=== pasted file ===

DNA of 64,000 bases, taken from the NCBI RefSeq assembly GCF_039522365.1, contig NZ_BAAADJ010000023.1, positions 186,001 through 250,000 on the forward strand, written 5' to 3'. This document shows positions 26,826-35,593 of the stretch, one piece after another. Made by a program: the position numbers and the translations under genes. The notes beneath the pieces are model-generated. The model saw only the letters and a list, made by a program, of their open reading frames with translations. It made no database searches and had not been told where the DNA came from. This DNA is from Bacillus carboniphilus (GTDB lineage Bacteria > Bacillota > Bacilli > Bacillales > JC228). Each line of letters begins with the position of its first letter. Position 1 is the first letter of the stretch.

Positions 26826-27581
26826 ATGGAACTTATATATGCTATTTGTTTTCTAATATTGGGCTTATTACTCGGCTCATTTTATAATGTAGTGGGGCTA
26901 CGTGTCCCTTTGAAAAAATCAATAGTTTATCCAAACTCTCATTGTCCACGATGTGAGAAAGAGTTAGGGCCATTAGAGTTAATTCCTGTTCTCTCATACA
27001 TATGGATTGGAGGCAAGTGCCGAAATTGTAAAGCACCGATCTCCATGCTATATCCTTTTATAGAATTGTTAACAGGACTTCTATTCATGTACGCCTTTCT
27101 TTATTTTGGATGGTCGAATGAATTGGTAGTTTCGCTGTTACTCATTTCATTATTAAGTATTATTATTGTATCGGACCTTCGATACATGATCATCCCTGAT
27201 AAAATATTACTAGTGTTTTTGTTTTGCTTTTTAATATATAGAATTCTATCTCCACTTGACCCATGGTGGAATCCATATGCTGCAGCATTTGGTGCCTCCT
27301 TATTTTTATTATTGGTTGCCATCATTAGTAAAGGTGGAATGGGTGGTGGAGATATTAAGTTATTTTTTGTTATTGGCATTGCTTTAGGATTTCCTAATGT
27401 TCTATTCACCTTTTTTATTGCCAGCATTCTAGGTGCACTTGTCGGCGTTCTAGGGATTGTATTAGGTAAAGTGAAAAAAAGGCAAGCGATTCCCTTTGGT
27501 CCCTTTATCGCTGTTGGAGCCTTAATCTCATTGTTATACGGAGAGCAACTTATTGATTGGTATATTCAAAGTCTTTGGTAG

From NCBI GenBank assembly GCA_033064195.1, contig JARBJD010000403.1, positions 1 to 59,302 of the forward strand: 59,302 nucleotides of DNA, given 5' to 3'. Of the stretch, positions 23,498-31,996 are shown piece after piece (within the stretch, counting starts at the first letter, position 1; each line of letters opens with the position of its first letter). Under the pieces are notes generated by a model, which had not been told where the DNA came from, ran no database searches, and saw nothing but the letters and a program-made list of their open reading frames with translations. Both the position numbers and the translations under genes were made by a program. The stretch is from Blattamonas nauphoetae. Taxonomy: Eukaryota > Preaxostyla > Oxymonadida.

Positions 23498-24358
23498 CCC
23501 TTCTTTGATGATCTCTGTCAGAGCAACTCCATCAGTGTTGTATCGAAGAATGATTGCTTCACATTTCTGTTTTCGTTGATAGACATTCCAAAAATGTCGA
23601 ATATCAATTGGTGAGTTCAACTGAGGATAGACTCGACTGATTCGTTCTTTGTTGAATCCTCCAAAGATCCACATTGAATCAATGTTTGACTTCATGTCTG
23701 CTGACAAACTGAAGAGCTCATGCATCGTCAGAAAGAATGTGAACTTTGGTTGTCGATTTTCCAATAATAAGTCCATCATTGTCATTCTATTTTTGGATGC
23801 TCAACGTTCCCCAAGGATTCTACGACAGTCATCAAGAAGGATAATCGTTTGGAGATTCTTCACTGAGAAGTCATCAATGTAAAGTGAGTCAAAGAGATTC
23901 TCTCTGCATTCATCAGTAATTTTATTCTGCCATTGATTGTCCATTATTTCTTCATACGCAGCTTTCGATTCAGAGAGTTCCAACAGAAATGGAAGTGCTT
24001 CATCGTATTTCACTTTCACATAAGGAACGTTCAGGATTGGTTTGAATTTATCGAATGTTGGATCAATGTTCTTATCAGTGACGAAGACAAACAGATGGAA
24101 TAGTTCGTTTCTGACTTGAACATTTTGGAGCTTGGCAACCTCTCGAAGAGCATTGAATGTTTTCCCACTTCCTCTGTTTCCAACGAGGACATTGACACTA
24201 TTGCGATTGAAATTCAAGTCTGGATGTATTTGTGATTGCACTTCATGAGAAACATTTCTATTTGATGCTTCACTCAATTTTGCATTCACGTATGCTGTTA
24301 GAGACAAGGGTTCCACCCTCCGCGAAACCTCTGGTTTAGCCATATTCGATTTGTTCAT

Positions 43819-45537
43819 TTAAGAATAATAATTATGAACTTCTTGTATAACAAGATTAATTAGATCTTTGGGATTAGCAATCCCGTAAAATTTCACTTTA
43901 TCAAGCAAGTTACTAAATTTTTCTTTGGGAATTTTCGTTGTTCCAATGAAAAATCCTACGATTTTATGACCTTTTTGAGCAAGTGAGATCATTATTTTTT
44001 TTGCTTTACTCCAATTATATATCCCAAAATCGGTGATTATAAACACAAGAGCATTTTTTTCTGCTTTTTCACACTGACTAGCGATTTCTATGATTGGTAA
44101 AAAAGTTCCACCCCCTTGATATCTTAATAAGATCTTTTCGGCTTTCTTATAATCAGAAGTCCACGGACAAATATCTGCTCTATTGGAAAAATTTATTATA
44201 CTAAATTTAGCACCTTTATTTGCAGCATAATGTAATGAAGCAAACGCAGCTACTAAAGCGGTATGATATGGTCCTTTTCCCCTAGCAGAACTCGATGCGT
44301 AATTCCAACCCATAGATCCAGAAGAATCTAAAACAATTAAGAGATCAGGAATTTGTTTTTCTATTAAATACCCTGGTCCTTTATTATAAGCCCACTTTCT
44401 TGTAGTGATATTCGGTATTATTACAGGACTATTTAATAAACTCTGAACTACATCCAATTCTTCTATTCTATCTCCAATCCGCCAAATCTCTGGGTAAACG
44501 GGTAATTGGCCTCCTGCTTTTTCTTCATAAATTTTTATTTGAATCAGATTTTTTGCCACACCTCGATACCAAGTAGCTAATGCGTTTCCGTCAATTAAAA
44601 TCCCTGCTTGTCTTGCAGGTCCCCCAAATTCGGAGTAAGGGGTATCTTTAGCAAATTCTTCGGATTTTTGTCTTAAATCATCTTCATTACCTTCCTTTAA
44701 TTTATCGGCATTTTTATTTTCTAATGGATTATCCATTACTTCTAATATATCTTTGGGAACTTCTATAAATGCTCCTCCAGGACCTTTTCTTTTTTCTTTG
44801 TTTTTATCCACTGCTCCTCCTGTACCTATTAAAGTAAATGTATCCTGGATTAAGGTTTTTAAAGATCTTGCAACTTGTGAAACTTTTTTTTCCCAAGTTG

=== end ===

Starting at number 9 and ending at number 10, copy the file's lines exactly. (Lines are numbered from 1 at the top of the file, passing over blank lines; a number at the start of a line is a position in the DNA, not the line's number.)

27401 TCTATTCACCTTTTTTATTGCCAGCATTCTAGGTGCACTTGTCGGCGTTCTAGGGATTGTATTAGGTAAAGTGAAAAAAAGGCAAGCGATTCCCTTTGGT
27501 CCCTTTATCGCTGTTGGAGCCTTAATCTCATTGTTATACGGAGAGCAACTTATTGATTGGTATATTCAAAGTCTTTGGTAG